John Wesley Fry
|John Wesley Fry|
|21st Mayor of Edmonton|
November 10, 1937 – November 7, 1945
|Preceded by||Joseph Clarke|
|Succeeded by||Harry Ainlay|
|Alderman on the Edmonton City Council|
November 9, 1932 – November 10, 1937
December 5, 1876|
Woodstock, Ontario, Canada
December 23, 1946 (aged 70)|
Edmonton, Alberta, Canada
|Political party||Citizens Committee, Civic Government Association, United Citizens of Edmonton, Independent|
|Children||Four daughters, one son|
John Fry was born in Woodstock, Ontario on December 5, 1876. He grew up in Woodstock and Owen Sound and moved to Regina, Saskatchewan in 1897 to attend Normal School. He received his teaching certificate and taught for three years in Gainsborough, Saskatchewan. He married and moved to a homestead near Lloydminster.
In 1911, he moved to Edmonton and entered the contracting and real estate business.
John Wesley Fry sought office eleven times in his political career, and was never defeated. His first attempt took place in the 1932 election, when he ran for the position of alderman on Edmonton City Council. He was elected, finishing second of fifteen candidates. He was re-elected in the 1934 and 1936 elections, finishing second each time (of eighteen and sixteen candidates, respectively).
Fry resigned midway through his third two-year term to run for mayor in the 1937 election, challenging incumbent Joseph Clarke. He defeated Clarke by three thousand votes, and would go on to be re-elected in 1938 (defeating three challengers, including Clarke), 1939 (defeating local member of the Legislative Assembly of Alberta Samuel Barnes), 1940 (defeating two challengers), 1941 (defeating alderman George Campbell), 1942 (by acclamation), 1943 (defeating Thomas Cairns), and 1944 (defeating Rice Sheppard). He did not seek re-election in the 1945 election, and did not seek political office again thereafter.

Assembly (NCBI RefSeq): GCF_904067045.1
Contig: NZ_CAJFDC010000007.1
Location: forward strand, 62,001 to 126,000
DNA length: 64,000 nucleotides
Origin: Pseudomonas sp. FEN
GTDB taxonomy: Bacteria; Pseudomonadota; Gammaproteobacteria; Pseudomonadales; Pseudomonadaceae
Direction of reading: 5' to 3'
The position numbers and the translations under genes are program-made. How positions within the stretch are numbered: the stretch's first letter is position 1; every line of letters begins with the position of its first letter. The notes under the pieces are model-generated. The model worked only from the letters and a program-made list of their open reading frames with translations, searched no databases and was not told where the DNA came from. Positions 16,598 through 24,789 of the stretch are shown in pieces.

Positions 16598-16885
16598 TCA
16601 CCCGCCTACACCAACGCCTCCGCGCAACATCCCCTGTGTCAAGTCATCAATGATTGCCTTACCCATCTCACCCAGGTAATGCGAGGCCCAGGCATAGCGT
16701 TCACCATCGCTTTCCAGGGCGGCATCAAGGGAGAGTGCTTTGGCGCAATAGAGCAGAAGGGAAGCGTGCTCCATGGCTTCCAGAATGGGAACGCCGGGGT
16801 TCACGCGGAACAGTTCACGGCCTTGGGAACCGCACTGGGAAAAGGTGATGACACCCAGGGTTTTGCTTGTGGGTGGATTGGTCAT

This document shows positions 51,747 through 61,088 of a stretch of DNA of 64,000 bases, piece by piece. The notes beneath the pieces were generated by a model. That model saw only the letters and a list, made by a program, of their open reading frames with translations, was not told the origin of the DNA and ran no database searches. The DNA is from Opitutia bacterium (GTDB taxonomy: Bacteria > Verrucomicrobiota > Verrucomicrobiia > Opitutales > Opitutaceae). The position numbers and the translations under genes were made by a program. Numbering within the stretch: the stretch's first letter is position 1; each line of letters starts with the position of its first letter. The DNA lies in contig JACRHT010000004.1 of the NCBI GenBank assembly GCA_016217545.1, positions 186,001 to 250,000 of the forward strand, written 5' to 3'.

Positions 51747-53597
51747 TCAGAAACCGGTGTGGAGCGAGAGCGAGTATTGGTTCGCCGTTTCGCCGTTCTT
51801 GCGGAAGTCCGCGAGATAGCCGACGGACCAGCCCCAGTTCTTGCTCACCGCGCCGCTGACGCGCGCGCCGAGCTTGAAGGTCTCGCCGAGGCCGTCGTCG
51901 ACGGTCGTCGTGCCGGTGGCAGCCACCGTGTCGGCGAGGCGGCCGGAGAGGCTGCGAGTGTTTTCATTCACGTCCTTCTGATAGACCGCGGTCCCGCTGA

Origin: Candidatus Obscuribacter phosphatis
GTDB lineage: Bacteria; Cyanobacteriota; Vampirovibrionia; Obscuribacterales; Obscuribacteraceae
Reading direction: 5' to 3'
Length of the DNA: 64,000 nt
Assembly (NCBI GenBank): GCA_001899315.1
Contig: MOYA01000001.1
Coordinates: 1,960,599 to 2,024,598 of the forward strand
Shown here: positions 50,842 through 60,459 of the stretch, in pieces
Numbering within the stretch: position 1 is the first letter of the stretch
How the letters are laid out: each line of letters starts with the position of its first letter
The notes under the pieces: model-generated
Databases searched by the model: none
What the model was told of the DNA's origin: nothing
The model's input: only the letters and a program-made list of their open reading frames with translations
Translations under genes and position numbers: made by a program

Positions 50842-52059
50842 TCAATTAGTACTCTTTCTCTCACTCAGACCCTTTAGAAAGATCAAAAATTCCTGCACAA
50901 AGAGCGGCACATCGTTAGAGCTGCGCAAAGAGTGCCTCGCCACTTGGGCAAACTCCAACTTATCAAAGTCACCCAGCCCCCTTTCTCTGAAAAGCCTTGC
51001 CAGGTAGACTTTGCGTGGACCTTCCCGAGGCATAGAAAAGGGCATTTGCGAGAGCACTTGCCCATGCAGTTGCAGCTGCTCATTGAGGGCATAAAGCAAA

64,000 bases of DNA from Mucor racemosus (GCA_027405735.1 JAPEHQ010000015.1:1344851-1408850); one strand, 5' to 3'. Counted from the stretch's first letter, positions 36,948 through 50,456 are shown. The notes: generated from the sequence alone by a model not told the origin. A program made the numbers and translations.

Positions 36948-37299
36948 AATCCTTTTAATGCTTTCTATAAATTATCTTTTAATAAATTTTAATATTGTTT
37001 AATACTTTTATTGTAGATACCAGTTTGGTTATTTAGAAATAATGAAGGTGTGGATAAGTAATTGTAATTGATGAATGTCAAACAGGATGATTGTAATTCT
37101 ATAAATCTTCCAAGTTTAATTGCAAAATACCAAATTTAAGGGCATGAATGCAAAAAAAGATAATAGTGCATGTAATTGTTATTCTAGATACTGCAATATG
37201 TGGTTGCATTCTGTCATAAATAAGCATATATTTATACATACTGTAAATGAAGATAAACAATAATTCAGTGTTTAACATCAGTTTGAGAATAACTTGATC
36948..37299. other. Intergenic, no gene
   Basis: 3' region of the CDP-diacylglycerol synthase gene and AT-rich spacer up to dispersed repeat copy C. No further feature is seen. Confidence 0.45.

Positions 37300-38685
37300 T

Personal life, death, and legacy
In addition to his political activities, John Wesley Fry was a member of the Kiwanis Club, the Masonic Lodge, the Union of Alberta Municipalities, and the Canadian Federation of Mayors and Municipalities (serving as President of the latter two). He died December 23, 1946, survived by his wife, four daughters, and one son. One of his daughters, Gladys Fry Douglas, was captain of the Edmonton Grads basketball team (undisputed world champions for seventeen years before they disbanded in 1940 and called by basketball's inventor, James Naismith, the "finest basketball team that ever stepped out on a floor").
His eight years as mayor were the longest in Edmonton's history at that point. William Hawrelak surpassed the record in 1963 (Hawrelak, who served three non-consecutive stints as mayor, would serve a total of more than nine years). Fry's record of eight consecutive years as mayor stood until 2003, when Bill Smith surpassed it.
John Fry Park, a baseball park in Edmonton, is named in Fry's honour.
- Edmonton Public Library Biography of John Fry
- City of Edmonton biography of John Fry
- Report to the Edmonton City Council Executive Committee including a list of aldermen who have been honoured in the names of Edmonton's features
| Mayor of Edmonton
Harry Dean Ainlay